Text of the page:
Sun Belt, Bible Belt… Anti-Abortion Belt?

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Blue and red states are moving further apart on the issue of abortion, according to a new Pew Research survey, which indicated a rising anti-abortion belt in the south-central U.S. In Kentucky, Tennessee, Alabama, Mississippi, Louisiana, Arkansas, Texas, and Oklahoma, opposition to legal abortion — people who say abortion should be illegal in all or most cases — has jumped 12 percentage points since 1995, NPR reports. There is now a 35 percentage-point gap in abortion sentiment between the anti-abortion belt and the country’s most liberal region, New England, where support for abortion grew 5 percentage points in the same period.

The growing opposition is neatly reflected in the anti-abortion belt’s state capitals. In the past three years, all but Tennessee have passed laws that would shut down clinics or otherwise restrict women’s access to abortions (such as waiting periods or mandatory counseling) — often coupled with new limits on how late in the pregnancy women can have abortions — most of which have been temporarily blocked, pending trial. Even though more than half of South-Central Americans believe abortion should be illegal in most or all cases, the personhood amendments that would make all abortions illegal have yet to survive a referendum or ballot measure.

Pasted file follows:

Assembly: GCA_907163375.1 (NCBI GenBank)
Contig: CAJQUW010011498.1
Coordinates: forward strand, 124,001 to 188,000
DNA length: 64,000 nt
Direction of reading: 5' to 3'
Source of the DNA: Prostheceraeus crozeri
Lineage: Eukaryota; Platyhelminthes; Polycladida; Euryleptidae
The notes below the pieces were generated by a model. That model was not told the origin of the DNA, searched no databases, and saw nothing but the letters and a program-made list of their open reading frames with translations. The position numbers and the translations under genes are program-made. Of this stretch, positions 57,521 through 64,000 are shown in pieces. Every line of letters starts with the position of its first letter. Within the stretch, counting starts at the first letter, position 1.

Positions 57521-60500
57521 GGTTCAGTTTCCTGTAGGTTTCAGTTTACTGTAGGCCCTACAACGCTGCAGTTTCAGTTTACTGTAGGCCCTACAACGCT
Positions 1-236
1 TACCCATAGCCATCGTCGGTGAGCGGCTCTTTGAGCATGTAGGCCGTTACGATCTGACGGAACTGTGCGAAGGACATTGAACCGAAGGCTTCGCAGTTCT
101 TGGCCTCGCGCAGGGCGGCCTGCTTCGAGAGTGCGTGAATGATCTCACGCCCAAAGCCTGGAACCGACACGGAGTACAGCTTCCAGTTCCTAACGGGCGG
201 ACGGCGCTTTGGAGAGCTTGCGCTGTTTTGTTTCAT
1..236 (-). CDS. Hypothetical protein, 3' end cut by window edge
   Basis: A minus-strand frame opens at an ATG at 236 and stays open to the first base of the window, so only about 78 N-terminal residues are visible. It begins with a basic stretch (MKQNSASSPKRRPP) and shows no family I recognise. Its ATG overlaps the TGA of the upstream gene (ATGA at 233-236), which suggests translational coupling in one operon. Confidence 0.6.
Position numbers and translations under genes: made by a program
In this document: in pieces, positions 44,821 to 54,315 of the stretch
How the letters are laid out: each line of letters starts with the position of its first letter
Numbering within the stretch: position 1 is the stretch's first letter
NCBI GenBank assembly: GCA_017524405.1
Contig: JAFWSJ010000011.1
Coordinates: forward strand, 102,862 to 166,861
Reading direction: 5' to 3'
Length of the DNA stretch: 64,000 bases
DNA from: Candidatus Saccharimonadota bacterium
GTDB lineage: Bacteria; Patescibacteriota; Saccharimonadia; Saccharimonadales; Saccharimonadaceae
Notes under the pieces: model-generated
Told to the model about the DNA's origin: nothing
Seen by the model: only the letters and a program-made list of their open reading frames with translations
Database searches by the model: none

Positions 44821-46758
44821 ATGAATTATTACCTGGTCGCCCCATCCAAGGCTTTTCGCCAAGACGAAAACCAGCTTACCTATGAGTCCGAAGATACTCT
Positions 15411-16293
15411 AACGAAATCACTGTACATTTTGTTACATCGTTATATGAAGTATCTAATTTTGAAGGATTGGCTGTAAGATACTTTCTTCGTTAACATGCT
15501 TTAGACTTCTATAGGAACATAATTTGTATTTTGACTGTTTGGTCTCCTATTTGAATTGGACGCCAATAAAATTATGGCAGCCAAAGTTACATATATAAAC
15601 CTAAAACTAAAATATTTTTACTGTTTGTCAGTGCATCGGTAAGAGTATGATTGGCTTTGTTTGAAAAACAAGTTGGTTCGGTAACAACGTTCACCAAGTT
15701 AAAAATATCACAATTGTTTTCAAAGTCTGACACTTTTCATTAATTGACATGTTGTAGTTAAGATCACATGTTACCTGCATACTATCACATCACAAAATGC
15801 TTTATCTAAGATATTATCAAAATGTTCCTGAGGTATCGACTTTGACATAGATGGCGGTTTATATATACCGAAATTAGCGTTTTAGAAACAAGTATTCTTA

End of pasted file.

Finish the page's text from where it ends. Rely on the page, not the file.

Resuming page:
What are the consequences of the growing rift? An obvious one is that anti-abortion-belt women will have to travel farther to get abortions. In a recent Guttmacher Institute study (h/t Jezebel) of 2008 abortions, women living in states with mandatory waiting periods or in-person counseling were more than twice as likely to have to travel greater distances to get abortions. One third of women traveled more than 25 miles for an abortion and 31 percent of women who live in rural areas traveled more than 100 miles. (And this was 2008, before the legislative movement to shut down abortion clinics picked up speed.) Which gets at the particularly maddening paradox of the anti-abortion belt: The logistical hurdles created by abortion-restricting laws — waiting periods, gas money, hotel rooms, time off work, child care — only make more women more likely to need the late-term abortions its state legislators have decided are extra-immoral.